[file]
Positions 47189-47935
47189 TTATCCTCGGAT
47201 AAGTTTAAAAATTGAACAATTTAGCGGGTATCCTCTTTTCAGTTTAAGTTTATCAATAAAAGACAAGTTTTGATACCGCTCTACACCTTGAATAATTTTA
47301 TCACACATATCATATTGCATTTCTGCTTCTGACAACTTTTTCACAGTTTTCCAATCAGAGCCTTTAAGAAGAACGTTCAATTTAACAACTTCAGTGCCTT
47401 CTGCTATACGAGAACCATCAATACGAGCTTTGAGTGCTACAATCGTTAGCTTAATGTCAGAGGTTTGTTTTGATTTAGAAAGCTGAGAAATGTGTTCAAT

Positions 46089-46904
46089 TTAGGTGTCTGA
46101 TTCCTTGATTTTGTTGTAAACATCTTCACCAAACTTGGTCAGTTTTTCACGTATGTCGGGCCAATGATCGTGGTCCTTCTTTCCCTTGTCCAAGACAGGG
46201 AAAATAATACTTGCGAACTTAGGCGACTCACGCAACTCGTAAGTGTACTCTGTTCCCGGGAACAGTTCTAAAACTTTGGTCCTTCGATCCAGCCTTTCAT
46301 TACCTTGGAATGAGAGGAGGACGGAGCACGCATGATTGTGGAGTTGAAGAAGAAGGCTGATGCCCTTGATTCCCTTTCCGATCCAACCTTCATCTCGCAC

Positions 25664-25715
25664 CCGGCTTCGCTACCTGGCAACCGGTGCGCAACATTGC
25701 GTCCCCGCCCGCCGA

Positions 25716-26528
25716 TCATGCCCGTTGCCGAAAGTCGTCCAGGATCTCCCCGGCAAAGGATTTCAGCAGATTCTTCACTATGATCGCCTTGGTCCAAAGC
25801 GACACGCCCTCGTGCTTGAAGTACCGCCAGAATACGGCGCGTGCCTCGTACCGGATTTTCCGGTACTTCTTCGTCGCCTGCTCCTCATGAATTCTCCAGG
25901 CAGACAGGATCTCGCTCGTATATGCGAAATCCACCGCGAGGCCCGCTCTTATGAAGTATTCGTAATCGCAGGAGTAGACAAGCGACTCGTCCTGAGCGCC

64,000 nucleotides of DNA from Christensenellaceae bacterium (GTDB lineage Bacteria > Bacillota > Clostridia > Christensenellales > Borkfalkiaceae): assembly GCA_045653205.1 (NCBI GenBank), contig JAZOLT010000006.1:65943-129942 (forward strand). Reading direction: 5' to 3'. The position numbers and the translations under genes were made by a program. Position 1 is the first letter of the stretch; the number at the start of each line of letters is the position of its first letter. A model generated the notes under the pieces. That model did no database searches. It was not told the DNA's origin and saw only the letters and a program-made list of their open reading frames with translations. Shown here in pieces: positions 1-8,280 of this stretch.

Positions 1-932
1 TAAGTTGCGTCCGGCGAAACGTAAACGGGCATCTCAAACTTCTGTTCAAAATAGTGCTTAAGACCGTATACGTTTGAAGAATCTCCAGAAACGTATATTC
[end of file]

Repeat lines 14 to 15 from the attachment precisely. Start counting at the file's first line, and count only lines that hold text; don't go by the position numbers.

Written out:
Positions 25716-26528
25716 TCATGCCCGTTGCCGAAAGTCGTCCAGGATCTCCCCGGCAAAGGATTTCAGCAGATTCTTCACTATGATCGCCTTGGTCCAAAGC